320 Light-Years Away, Scientists Spot Something Strangely Familiar In A Nearby Planetary System
The standard features of a planetary system include two things that we know of: 1. A host star, and 2. Planets. That's it. The barrier for entry is pretty low, with room for infinite variations and possibilities. This makes it all the more curious that astronomers have discovered a distant system with a structure that looks an awful lot like… Our own.
According to Science Alert, this is the first time – ever – that scientists have observed rocky rings orbiting a star, much like our own solar system's Kuiper Belt or asteroid belt.
Star HD 141569A is part of a trinary or triple-star system located in the constellation Libra. It has long been a candidate for having a circumstellar disc (which is a cloud of dust and gas swirling around a star), and two denser rings within this disc.
It wasn't until astronomers applied a technique called polarimetry (which measures electromagnetic waves) that these discs came into sharper focus, along with a "spiral arm," according to the paper.
The space between the two rocky rings was caused by a planet forming that swept up all the dust and debris with it to clear a path, while the "arm" seems to indicate that a second planet roughly the size of Jupiter has formed elsewhere.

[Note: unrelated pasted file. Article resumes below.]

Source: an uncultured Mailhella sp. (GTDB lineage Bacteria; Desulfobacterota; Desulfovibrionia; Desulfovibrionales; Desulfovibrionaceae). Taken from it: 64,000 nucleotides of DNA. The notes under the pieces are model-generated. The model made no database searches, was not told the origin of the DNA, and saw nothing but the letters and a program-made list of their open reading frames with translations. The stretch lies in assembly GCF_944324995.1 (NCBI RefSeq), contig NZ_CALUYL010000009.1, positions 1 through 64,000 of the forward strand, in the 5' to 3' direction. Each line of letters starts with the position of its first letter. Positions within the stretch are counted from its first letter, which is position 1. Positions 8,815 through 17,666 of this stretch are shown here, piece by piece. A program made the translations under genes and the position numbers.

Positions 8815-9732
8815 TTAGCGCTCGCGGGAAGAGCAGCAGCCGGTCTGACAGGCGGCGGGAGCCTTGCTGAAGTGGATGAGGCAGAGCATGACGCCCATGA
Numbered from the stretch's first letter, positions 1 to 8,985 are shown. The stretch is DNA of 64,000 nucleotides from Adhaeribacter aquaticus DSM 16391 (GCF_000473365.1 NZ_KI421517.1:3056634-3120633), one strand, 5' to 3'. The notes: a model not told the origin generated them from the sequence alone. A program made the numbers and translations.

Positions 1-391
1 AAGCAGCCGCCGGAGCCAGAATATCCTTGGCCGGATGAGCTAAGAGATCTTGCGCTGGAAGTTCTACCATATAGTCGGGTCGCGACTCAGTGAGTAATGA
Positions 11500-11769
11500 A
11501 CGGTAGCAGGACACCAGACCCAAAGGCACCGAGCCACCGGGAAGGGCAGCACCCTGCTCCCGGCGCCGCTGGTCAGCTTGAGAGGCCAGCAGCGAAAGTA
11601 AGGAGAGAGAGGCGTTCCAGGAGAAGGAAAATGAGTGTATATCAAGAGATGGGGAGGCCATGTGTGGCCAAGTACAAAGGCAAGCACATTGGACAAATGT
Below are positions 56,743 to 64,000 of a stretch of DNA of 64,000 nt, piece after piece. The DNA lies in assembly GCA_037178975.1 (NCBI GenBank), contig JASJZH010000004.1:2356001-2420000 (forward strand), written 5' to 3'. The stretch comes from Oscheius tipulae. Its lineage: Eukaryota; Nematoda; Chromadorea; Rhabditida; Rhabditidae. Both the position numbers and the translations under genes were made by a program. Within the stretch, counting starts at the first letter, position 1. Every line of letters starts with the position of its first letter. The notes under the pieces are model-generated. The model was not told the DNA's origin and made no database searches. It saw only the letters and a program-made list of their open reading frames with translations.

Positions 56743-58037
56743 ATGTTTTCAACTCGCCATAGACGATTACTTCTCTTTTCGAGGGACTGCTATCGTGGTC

The asteroid belt and the Kuiper Belt are rings of rocky debris and materials (like asteroids); the Kuiper Belt lies beyond Neptune and is still shrouded in mystery – the New Horizons probe became the first mission to visit a Kuiper Belt object on January 1, 2019.
While this may seem like a fairly basic observation at first glance, it provides more insight into how planets and planetary systems form and what "average" might really look like. Until now, we only had our own solar system as an example. This opens the door to a deeper understanding that will inform future research in the quest to find systems – and maybe even planets – that look like home.
A paper detailing this research is available at Cornell University's arXiv, which is an open online resource for scientific papers and research pending peer review. The paper has also recently been accepted for publication in The Astronomical Journal, which is peer-reviewed.